To Have and Have Not, released October 11, 1944.
Directed by Howard Hawks.
Starring Humphrey Bogart, Lauren Bacall, Walter Brennan and Dolores Moran.
PETER BOGDANOVICH SAYS:
"The resultant 1944 movie, starring Humphrey Bogart and Lauren Bacall, is probably the best love-story-and-foreign-intrigue picture ever made. In the same genre, I much prefer To Have and Have Not to the more famous Casablanca, and I watch it more often, not least because it has a happy ending."
THE TRASH MAN SAYS:
No kissing, Frenchy.
It took a little while into its run-time, but To Have and Have Not won me over by the film's end. A little too reminiscent of Casablanca to start, a film I attempted to watch back in high school and couldn't quite get through. Bogart always a little too too-cool-for-school, smoking in every scene and only calling Lauren Bacall things like "Slim" and "Junior" to the point where you wonder if she has a real name at all. He's a jack-of-all-trades, equally good at fishing and tending to bullet wounds, and always with something dry and sharp in response to everything said to him.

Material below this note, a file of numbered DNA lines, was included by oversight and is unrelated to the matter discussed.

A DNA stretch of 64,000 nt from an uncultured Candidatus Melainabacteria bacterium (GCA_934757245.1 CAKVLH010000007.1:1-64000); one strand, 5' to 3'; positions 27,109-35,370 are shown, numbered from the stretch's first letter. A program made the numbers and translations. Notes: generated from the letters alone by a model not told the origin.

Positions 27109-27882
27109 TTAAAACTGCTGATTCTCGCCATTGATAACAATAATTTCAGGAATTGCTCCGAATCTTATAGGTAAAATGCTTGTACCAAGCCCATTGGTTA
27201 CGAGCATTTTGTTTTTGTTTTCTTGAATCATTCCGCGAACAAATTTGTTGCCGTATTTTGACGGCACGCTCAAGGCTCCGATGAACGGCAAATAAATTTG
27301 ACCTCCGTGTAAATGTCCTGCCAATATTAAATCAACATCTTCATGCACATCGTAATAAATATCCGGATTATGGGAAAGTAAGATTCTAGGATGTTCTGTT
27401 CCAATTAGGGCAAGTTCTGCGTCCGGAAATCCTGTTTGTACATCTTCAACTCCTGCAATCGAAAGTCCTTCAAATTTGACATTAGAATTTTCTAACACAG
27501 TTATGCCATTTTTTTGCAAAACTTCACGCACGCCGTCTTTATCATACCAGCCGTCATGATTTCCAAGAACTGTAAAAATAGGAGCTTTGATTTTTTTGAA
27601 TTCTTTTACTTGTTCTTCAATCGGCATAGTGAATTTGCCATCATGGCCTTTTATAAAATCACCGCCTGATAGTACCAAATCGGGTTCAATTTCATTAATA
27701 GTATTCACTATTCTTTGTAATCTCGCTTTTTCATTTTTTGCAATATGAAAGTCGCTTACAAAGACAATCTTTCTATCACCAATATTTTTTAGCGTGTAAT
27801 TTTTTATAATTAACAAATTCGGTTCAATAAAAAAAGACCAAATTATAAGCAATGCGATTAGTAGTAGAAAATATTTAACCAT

But then he loses his cool during the third-act and pulls a gun, and I'm completely won over. This is the Bogart I wanna see more of; hand shaking after gunning down a Vichy goon, making angry and violent threats. Gone is the carefree and cool, replaced by a bastard who will do anything to protect the people who matter most to him.
Lauren Bacall, too, is a wonder to watch. She was only nineteen when the film was made, but her character Marie appears years older and more together than others twice her age. It's easy to see how Harry Morgan (Bogart) and the actor himself both fell for her. And the two would appear together in another of director Howard Hawks' films, the noir thriller, The Big Sleep, which was released two-years after this one.